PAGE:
The Minnesota Vikings, like other teams, script plays to start a game. Now, they plan on doing it to start the second half.

In each of the past four games, the Vikings (2-3) have failed to score a touchdown on offense in the second half. Head coach Mike Zimmer said Wednesday the team has been doing a lot of research in order to correct that heading into Sunday’s key game at Carolina (3-2).

“I gave the coaches a lot of projects to do this week, on Monday,” Zimmer said. “So, I think probably being a little bit more specific coming out of halftime, instead of saying, ‘Hey, these are the plays that we’re thinking about running,’ and going, ‘All right, here’s what we’re going to run. Here’s the first play, second play, third play,’ and we go from there.”

The second-half offensive struggles started in Week 2 at Arizona when the Vikings got a touchdown on linebacker Nick Vigil’s interception return but no such scores from the offense in a 34-33 loss. They haven’t scored any touchdowns at all in the second half in the past three games, although they did win two of those games.

Over the past four games, the Vikings have averaged 16 points on offense in the first half, and have scored touchdowns on their first possession in three of them. But they have averaged just 4.5 points on offense in the second half, with all of those points coming on six Greg Joseph field goals.

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“We just need to execute,” quarterback Kirk Cousins said. “We need to find a way in the second half to be more productive, to score touchdowns. … We’ve just got to find a way to not only move the football, convert third downs, stay on the field, but then when we get down in the red zone, come away with a touchdown instead of kicking field goals.”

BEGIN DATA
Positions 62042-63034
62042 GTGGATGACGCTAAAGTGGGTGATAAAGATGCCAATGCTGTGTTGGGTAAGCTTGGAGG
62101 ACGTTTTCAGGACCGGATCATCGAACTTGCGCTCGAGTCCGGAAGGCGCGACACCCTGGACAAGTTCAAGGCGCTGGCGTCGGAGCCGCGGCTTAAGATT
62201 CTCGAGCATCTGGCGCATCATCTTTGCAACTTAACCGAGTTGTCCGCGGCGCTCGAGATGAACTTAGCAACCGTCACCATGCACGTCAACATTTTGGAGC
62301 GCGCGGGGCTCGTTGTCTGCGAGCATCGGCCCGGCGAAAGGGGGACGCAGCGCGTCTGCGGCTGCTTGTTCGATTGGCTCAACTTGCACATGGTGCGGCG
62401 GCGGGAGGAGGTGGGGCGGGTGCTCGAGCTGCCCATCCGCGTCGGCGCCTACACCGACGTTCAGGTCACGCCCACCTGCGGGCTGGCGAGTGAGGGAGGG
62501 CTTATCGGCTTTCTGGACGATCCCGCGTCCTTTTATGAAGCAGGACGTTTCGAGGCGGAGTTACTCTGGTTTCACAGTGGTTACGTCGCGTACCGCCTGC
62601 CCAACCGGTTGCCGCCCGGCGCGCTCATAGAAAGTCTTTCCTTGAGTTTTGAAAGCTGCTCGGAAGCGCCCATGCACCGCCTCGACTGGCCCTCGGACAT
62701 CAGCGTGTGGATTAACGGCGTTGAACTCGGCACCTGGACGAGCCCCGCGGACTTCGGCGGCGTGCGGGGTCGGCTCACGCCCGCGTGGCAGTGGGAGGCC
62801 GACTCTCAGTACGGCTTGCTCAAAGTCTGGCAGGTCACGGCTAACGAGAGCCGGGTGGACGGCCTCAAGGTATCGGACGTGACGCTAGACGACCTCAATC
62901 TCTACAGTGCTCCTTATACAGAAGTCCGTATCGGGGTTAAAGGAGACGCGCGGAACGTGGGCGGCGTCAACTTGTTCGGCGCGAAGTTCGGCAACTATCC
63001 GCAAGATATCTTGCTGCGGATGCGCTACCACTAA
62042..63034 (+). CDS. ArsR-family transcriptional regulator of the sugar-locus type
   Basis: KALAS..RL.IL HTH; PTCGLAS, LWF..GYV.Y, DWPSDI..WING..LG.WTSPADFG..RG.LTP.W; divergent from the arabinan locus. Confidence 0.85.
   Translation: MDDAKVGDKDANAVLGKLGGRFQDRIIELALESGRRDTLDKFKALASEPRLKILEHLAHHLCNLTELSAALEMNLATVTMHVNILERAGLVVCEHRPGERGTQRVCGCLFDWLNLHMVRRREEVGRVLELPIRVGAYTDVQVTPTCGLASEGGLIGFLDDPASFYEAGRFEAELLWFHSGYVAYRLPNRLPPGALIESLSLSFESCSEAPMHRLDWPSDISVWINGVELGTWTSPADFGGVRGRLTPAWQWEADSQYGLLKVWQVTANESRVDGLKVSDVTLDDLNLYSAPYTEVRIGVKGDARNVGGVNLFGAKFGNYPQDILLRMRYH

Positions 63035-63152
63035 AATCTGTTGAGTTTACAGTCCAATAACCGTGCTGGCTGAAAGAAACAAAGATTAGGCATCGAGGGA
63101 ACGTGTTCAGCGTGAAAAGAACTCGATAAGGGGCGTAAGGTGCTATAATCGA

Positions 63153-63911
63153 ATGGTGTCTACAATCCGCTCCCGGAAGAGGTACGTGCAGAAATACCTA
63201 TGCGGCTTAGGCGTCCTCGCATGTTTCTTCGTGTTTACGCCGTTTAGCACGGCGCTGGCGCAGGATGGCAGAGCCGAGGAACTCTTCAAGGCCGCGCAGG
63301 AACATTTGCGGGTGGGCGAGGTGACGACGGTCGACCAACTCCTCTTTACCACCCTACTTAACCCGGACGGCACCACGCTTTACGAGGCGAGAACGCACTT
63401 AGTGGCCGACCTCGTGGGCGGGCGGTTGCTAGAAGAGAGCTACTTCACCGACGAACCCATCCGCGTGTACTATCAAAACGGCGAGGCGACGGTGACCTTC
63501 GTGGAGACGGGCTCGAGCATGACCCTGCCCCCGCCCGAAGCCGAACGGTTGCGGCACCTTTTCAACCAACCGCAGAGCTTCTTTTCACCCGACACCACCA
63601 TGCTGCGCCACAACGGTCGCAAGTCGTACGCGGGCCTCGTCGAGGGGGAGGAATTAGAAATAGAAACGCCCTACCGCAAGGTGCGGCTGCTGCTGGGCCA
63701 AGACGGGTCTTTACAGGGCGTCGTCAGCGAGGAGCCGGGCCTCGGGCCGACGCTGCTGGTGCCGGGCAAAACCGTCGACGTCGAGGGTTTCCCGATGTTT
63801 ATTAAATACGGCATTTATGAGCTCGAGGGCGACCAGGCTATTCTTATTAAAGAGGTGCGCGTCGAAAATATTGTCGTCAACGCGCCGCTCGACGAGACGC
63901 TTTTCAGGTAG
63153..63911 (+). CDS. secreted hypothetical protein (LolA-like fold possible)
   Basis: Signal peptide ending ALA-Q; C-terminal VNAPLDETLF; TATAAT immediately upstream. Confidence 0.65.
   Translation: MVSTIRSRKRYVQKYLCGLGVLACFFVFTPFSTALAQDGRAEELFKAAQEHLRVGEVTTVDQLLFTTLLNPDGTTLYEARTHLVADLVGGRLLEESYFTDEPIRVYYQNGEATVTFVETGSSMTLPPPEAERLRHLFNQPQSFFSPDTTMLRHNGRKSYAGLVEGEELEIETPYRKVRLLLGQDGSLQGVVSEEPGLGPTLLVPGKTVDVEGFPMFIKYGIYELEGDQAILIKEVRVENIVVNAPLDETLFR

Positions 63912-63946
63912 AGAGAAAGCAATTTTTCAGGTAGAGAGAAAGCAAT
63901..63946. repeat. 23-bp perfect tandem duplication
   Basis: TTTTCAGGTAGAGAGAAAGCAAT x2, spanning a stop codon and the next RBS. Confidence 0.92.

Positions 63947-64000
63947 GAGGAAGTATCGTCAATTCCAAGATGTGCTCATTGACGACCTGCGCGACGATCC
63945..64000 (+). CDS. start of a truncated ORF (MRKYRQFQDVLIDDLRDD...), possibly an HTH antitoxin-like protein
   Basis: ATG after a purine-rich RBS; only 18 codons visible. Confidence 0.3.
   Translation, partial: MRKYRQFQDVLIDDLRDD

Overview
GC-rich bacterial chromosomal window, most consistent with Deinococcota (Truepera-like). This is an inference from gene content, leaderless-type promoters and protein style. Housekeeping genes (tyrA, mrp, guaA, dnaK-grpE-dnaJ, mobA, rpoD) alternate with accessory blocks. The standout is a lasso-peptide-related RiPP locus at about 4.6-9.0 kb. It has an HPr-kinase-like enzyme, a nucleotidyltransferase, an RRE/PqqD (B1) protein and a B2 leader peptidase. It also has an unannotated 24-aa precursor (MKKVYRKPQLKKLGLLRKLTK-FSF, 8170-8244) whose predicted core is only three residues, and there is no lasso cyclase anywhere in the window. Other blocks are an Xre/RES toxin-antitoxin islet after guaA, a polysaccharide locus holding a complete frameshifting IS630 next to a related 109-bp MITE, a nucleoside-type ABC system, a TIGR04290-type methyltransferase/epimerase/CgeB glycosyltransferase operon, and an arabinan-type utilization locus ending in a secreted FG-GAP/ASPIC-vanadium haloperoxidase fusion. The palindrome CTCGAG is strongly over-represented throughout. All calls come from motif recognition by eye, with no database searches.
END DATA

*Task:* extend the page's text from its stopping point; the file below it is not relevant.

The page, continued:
One thing that could help Sunday is having running back Dalvin Cook back and mostly healthy after he missed two of the past three games. He suffered a sprained right ankle against the Cardinals, sat out a 30-17 win over Seattle in Week 3, played but struggled in a 14-7 loss to Cleveland in Week 4, then missed last Sunday’s 19-17 Week 5 win over Detroit.

Alexander Mattison has filled in admirably when Cook has been out, though he lost what could have been a decisive fumble late in the game against the Lions. He’s had 100-yard rushing games in the two games Cook missed, but he doesn’t keep a defense off balance the way the two-time Pro Bowl selection does.

“Dalvin’s a great player, and when he’s on the field it’s a good thing for our offense, so it’d be great to have him back,” Cousins said.

Cook’s chances of returning against the Panthers look to be good. He practiced Wednesday on a limited basis and before the workout spoke well of his recovery.

“I feel good,” he said. “Going to keep attacking my rehab, getting stronger, getting back to being me.”

Cook said it has been difficult sitting out regardless of how the offense has been doing.

“It’s always frustrating not to be able to compete because you work so hard to put yourself in position to help the team win games,” he said. “Not being able to go out there, we’re athletes, it’s what we do. … So not being able to go out there at any time, whether our offense is doing good or doing bad. … is always frustrating.”

Cook was a game-time decision last Sunday, and it’s possible Detroit’s record and the game being at home played a role in the decision not to use him. But the Lions (0-5) took a 17-16 lead in the final minute after Mattison’s fumble and would have pulled off a big upset had Joseph not made a 54-yard field goal on the final play.

Now, the Vikings have a pivotal game against the Panthers. A win or a loss would mean the difference between being 3-3 or 2-4 entering their bye week.

“That’d be big, and just going into the bye week with a win, just that confidence, just getting it going for the second part of our schedule,” Cook said. “And we’re trying to even the score up, trying to get back to .500.”